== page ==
The Federal Government has ordered an immediate re-opening of four (Border Reopening) of its critical land borders. The borders were closed in August 2019 to minimize smuggling of rice, ammunition, and narcotics among others.
This move has inhibited regional trade, which contributes approx. 13.88% to GDP and account for 16.9% of total employment. Informal trade has a significant share in Africa’s regional trade, accounting for approx. 30%-40%.
The region has a GDP size of $2.6trn, with Nigeria accounting for about 21.9%. With talks on the ECO currency and the AfCFTA commencing in January 2021, the re-opening of the land borders will boost regional trade and integration.
The border re-opening is happening at a time when the country’s inflation rate is at its highest level in almost three years. In line with our forecast (14.8%), headline inflation rose by 0.66% to 14.89% in November, making it the 15th month in a row that inflation will be increasing. The month-on-month inflation, when annualized is now above the 20% threshold (20.99%).
A number of analysts have attributed the continued spike in inflation to the prolonged closure of the land borders. While this seems true, attributing pricing pressures to only border closure could be misleading. More than anything else, forex scarcity, restrictions on food import and rationing have exerted pressures on the food basket, pushing food inflation to a 34-month high of 18.3%. Its impact was further compounded by capacity constraints among local farmers, boost in market liquidity, higher logistics costs and electricity tariff hike.
Even though annual core inflation (inflation fewer seasonalities) declined (11.05%), the sharp increase in the monthly core sub-index (1.96%)is an indication that the impact of the increases in electricity tariff and PMS price is beginning to manifest. More so, the decline in the annual core index is unlikely to be sustained in the coming months.
The border re-opening is expected to ease supply constraints and reduce the country’s food demand gap. This may be an antidote to rising inflation. However, inflation is likely to remain in double digits until the lingering insecurity challenges, monetary and forex pressures are addressed.
Inflation consistently above the CBN’s target
In the last 5-years, headline inflation has consistently remained above the CBN’s target (6-9%) in spite of its inflation-targeting monetary policy framework. The framework allows the Central Bank to set an inflation target and adjust monetary policies to achieve the target. For the framework to be effective, an accommodative monetary stance is usually adopted when inflation is above the set target.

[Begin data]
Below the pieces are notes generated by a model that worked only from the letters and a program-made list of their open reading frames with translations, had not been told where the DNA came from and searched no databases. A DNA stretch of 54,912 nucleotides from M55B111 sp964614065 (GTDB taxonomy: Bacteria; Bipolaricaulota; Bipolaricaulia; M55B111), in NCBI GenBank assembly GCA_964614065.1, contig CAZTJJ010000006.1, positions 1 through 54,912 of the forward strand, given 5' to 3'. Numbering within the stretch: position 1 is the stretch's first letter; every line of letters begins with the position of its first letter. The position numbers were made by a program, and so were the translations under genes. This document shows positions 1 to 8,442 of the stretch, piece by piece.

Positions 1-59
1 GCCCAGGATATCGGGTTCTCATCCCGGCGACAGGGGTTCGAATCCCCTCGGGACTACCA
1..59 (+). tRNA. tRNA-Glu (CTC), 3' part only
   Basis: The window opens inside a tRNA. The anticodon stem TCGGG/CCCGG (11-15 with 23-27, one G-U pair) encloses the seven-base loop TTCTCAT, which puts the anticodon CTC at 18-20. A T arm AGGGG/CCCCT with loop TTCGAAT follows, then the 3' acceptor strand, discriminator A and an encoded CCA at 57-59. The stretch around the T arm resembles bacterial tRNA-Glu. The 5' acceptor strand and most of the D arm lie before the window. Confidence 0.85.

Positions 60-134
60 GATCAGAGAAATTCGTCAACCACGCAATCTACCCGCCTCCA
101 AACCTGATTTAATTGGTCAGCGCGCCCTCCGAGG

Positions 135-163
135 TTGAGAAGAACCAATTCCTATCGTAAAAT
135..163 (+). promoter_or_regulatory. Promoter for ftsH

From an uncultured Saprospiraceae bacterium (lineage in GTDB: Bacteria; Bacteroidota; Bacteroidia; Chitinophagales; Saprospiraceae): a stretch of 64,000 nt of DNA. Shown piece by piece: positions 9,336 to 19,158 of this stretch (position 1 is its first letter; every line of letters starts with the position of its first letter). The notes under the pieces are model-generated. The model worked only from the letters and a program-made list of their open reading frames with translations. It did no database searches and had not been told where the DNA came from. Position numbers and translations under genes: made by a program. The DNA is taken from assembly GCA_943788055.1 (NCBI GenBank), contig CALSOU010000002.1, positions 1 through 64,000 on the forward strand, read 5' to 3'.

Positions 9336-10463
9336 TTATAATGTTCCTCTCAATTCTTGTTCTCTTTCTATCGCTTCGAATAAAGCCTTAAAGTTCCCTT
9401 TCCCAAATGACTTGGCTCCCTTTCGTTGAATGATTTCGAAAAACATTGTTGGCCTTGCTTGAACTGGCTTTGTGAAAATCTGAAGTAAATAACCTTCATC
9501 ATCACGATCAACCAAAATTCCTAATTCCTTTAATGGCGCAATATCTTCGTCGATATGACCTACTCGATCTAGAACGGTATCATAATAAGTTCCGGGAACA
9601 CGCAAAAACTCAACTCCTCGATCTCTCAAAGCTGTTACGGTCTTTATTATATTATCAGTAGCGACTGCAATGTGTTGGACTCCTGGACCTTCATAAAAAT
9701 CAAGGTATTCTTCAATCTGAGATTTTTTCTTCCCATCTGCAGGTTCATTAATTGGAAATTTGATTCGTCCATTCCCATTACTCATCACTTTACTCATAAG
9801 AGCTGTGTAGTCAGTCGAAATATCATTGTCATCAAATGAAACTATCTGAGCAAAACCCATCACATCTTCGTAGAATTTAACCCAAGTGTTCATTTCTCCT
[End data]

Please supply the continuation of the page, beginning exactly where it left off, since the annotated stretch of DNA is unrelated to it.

Hence, with the steep rise in inflation, which is likely to continue in the coming month, the CBN could be forced to reverse its monetary policy stance in line with its monetary framework. The CBN has also noted that the inflation rate above 12% is growth retarding. With inflation fast approaching the 15% threshold, growth prospects remain low.
Core inflation down to 11.05%despite increase in cost-push factors
Core inflation (inflation fewer seasonalities) declined by 0.09% to 11.05% in November. However, on a monthly basis, it increased by 0.71%to 1.96%, reflecting the increases in PMS price and electricity tariff. The highest increases were recorded in prices of passenger transport by air and road (due to a pickup in travel demand as the festive season approaches), pharmaceutical products, medical and artisan services like vehicle repairs and hairdressing salon costs.
Food inflation at a 34-month high due to supply constraints
The food sub-index remained the major driver of inflation. It crossed the 18% threshold to 18.3% due to capacity constraints among local farmers, border closure, forex restrictions and rationing. The continued attack on farmers has depleted food reserves and increased the chances of Nigeria falling into a food crisis in the coming months. An increase in the price of major staples and higher living costs could deepen poverty levels. The World Bank estimates that 6.6 million Nigerians would slip into poverty in 2020.
Border Reopening: Rural and Urban
The rural and urban sub-indices increased to 14.33% and 15.47% respectively. Urban inflation rose at a faster pace and this could be partly due to higher costs of living and food prices.
The states with the highest inflation are predominantly in the North – Kogi (19.81%), Bauchi (19.67%) and Zamfara (17.3%). While the states that recorded the lowest inflation rates were Abia (13.26%), Delta (13.2%) and Kwara (12.24%).
SSA Regional Trend
Of the seven SSA countries tracked, inflation increased in four while it eased in three. The rise in inflation was primarily due to higher food prices. Monetary policy rates were also left unchanged in all the countries. However, it is noteworthy that countries that have higher interest rates than their inflation tend to have a stable currency.
We expect inflationary pressures to persist in the coming months. The re-opening of the land borders will slow the pace of increase in food inflation. However, Nigeria’s inflation will remain in double digits until the lingering insecurity challenges, monetary and forex pressures are addressed.
This post was first published on FDC Economic Bulletin on Thursday, December 17, 2020.